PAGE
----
Government agencies are constantly seeking small businesses to fill various needs. If you’re a small business owner, delivering an effective contract proposal can surely enhance your chances of landing one of these contracts. In this post, we will discuss 4 Tips To Help Small Businesses Preparing Effective Contract Proposals.
1. Do Your Homework
Going after a government contract can be stressful. Appropriate preparation before you begin writing your proposal goes a long way to alleviating some of that stress. Be sure to carefully read over every detail of the government agency’s RFP (Request For Proposal). Understanding exactly what the needs of the agency are, the requirements you must meet in order to be awarded the contract, and any and all stipulations and amendments of the RFP will make your life much easier.
2. Pay Attention To The Details
Be diligent in ensuring your contract proposal answers all questions found in the RFP, provides all information requested and follows all schedules in the order, time-frame and formatting that is requested. Also, make it easy for the agency to distinguish each section of the RFP you are addressing by properly identifying your responses.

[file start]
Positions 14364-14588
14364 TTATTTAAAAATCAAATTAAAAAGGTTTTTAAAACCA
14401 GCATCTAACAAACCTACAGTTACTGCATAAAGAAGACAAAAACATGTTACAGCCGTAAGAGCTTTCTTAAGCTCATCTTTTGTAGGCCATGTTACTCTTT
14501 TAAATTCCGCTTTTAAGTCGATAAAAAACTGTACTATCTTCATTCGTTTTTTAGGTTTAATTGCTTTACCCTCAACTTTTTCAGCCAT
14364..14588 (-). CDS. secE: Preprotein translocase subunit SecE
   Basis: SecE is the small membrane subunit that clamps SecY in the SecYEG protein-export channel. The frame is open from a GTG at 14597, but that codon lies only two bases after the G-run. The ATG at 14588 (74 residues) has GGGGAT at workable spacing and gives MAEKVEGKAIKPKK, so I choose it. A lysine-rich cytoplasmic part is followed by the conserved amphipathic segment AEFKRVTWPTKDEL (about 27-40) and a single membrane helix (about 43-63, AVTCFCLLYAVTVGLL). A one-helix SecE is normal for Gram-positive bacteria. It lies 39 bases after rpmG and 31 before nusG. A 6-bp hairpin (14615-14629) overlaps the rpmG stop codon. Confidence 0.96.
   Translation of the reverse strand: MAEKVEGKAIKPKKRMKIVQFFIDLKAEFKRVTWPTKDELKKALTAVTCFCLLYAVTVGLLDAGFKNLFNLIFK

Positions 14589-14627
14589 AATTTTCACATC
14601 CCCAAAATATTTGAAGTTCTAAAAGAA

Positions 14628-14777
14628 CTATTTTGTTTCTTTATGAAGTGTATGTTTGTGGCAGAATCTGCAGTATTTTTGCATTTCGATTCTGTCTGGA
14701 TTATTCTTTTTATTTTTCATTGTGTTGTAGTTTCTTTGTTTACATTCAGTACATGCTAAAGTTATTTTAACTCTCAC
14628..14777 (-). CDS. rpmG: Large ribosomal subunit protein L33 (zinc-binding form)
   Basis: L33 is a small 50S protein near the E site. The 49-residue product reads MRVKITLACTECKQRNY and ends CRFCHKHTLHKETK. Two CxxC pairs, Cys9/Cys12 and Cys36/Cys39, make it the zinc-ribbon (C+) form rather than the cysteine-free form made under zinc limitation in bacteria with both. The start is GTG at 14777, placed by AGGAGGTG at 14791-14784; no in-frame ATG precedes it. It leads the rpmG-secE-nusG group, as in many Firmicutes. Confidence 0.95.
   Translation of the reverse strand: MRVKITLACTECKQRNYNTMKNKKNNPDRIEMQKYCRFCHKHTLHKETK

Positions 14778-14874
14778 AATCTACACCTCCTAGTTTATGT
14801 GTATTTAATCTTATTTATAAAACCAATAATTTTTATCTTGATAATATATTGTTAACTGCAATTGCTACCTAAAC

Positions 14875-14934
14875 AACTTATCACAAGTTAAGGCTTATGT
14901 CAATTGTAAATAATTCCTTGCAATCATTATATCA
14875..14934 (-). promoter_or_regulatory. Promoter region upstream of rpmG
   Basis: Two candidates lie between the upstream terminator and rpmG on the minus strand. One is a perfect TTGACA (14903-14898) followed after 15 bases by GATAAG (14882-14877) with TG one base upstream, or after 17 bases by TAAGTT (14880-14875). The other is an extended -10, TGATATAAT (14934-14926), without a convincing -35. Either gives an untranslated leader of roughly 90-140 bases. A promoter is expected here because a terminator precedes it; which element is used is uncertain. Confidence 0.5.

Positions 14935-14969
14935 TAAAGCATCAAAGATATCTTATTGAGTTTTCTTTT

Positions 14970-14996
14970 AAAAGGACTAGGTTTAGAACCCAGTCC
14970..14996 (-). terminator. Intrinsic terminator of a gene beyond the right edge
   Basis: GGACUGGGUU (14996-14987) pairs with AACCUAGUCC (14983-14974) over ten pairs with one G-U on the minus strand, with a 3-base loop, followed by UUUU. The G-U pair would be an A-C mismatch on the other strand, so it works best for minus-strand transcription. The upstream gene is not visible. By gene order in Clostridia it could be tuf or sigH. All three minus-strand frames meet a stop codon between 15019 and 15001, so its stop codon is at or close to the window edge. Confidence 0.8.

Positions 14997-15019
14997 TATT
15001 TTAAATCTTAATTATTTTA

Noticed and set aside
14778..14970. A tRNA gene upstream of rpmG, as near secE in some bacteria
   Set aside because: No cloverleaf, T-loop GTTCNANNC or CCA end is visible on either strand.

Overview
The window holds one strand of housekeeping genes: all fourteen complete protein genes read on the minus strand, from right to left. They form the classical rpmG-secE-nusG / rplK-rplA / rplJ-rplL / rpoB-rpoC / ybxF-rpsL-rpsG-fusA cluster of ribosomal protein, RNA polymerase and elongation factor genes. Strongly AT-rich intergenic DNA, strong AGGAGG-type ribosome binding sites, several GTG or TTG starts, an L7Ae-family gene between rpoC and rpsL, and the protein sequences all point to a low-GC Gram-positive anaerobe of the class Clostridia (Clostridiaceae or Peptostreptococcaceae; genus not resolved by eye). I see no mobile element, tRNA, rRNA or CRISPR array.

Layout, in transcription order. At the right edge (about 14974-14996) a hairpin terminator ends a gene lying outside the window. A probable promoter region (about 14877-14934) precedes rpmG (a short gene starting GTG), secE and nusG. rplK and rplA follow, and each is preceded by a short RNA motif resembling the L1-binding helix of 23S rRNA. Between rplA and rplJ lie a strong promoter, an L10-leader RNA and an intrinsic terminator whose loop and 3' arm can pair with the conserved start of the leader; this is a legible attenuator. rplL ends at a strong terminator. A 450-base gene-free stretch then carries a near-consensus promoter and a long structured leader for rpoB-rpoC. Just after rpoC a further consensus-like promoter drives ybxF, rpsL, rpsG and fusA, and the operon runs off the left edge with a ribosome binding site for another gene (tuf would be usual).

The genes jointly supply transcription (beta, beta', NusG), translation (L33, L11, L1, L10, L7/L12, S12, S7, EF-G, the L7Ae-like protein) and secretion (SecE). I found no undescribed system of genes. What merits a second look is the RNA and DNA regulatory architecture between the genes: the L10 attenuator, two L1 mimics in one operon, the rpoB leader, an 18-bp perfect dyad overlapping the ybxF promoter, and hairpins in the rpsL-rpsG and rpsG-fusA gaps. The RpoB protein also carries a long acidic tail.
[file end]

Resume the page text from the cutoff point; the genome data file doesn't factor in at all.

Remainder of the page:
3. Cross Your T’s and Dot Your I’s
This tip may seem like an obvious one, but ensuring that your proposal is well written is essential to your success. Read through your proposal as many times as possible to not only ensure you’ve addressed all of the requirements provided, but that your proposal is error-free from a grammatical and formatting standpoint. The last thing you want to do is send in a contract proposal filled with typos, misspellings and improper presentation.
4. Remove The Fluff
Storytelling has its place, but not when it comes to crafting your contract proposal. You need to stick to the point of your proposal, which is this: The government has a need, and you are the solution. There’s an old saying, ‘don’t tell me, show me.’ That sentiment rings especially true when writing your proposal. Rather than carry on and on about how great your company is, and how you give the best service ever, your proposal should clearly articulate what makes you the best solution to fill this contract and how your company can specifically handle the work that is needed.
Remember, government contracts are widely available for small businesses, but in order to reel them in your proposal must be in tip top shape. Effective proposal writing takes time and involves a bit of trial and error. So if you’re not awarded a contract on your first few tries, don’t get down on yourself. Instead, ask for a debriefing from the agency to help you understand where you may have fallen short and how you can improve on your future proposals.
I hope this information was useful for anyone out there looking to bid on government contracts available to small businesses. Oh, and one last tip: Be Sure To Meet All Deadlines Given!!!
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